ESO is the foremost intergovernmental astronomy organisation in Europe and the world's most productive ground-based astronomical observatory by far. It is supported by 16 countries: Austria, Belgium, Brazil, the Czech Republic, Denmark, France, Finland, Germany, Italy, the Netherlands, Poland, Portugal, Spain, Sweden, Switzerland and the United Kingdom, along with the host state of Chile. ESO carries out an ambitious programme focused on the design, construction and operation of powerful ground-based observing facilities enabling astronomers to make important scientific discoveries. ESO also plays a leading role in promoting and organising cooperation in astronomical research. ESO operates three unique world-class observing sites in Chile: La Silla, Paranal and Chajnantor. At Paranal, ESO operates the Very Large Telescope, the world's most advanced visible-light astronomical observatory and two survey telescopes. VISTA works in the infrared and is the world's largest survey telescope and the VLT Survey Telescope is the largest telescope designed to exclusively survey the skies in visible light. ESO is a major partner in ALMA, the largest astronomical project in existence. And on Cerro Armazones, close to Paranal, ESO is building the 39-metre European Extremely Large Telescope, the E-ELT, which will become "the world's biggest eye on the sky".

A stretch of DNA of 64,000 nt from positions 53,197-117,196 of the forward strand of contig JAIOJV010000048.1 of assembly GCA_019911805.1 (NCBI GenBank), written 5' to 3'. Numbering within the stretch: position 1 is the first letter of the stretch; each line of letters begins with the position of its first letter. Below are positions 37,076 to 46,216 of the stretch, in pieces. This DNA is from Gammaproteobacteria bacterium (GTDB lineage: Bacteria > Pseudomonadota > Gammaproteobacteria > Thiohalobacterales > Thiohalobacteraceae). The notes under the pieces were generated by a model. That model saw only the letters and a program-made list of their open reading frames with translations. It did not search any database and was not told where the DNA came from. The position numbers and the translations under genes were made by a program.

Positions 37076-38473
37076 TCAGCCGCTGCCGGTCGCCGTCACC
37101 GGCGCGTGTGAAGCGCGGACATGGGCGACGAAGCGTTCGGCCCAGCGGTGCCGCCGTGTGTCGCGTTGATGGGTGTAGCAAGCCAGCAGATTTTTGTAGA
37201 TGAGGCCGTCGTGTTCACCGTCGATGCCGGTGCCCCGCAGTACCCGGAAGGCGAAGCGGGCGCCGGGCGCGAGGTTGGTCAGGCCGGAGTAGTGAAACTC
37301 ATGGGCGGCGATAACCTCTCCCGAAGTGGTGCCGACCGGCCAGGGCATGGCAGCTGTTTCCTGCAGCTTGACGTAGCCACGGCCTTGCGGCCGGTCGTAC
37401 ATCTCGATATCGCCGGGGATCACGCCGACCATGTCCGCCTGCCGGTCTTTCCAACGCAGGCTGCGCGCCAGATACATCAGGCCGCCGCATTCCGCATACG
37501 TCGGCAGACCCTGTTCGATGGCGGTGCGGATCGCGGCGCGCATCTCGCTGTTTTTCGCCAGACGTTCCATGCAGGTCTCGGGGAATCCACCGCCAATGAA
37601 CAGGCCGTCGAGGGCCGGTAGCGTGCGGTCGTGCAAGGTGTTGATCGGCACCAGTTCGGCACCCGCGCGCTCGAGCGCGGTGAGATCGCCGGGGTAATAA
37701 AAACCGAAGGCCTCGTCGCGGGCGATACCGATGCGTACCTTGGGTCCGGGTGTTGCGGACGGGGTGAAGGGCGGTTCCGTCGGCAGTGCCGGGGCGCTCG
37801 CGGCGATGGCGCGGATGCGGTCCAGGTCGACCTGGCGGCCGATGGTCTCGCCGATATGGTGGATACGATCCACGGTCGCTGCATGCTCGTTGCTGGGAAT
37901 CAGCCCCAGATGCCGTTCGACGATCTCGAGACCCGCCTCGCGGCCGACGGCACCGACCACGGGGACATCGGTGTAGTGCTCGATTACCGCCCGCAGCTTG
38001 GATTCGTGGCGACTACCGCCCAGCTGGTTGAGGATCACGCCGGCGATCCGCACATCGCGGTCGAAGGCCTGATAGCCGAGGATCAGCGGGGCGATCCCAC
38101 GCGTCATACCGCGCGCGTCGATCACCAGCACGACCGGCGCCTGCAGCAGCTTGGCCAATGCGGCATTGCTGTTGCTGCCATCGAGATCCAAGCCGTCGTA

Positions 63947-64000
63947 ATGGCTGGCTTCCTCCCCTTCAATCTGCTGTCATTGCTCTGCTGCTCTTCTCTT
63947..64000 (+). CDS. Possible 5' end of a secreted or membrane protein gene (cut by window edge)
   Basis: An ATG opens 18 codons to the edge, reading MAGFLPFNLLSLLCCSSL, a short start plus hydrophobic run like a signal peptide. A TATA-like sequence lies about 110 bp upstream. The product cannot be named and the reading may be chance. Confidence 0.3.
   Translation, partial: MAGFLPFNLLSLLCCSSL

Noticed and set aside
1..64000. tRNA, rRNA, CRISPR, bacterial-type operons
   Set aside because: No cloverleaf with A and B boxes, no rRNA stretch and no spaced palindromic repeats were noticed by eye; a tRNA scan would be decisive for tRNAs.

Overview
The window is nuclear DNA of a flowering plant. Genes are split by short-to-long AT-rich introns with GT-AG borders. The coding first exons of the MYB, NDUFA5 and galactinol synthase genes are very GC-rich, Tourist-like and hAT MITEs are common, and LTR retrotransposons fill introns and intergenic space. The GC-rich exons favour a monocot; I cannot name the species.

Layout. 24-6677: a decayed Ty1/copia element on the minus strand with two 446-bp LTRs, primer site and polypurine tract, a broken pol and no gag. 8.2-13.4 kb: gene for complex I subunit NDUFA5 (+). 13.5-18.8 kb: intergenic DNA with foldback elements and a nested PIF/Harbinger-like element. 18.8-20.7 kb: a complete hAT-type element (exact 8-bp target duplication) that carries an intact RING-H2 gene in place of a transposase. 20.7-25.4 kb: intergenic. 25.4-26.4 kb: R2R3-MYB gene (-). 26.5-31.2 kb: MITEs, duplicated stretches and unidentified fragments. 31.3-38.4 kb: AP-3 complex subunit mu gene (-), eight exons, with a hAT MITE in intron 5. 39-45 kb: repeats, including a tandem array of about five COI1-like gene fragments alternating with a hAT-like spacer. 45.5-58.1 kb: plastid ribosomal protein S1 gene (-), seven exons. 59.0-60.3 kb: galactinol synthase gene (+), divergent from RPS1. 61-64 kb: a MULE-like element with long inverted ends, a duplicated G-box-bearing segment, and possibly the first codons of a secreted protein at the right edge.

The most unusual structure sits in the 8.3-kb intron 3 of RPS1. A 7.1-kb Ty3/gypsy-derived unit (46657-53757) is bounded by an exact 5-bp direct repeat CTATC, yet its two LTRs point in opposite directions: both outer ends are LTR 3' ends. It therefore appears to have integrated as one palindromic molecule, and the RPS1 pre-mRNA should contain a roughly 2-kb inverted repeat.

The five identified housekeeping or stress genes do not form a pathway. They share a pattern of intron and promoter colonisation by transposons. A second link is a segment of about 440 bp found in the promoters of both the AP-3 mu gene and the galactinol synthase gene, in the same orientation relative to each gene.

Links

Contacts

Reinhard Genzel
Director, Max-Planck-Institut für extraterrestrische Physik
Garching bei München, Germany
Tel: +49 89 30000 3280
Email: genzel@mpe.mpg.de

Natascha M. Forster Schreiber
Senior Scientist, Max-Planck-Institut für extraterrestrische Physik
Garching bei München, Germany
Tel: +49 89 30000 3524
Email: forster@mpe.mpg.de

Richard Hook
ESO Public Information Officer
Garching bei München, Germany
Tel: +49 89 3200 6655
Cell: +49 151 1537 3591
Email: rhook@eso.org

ESO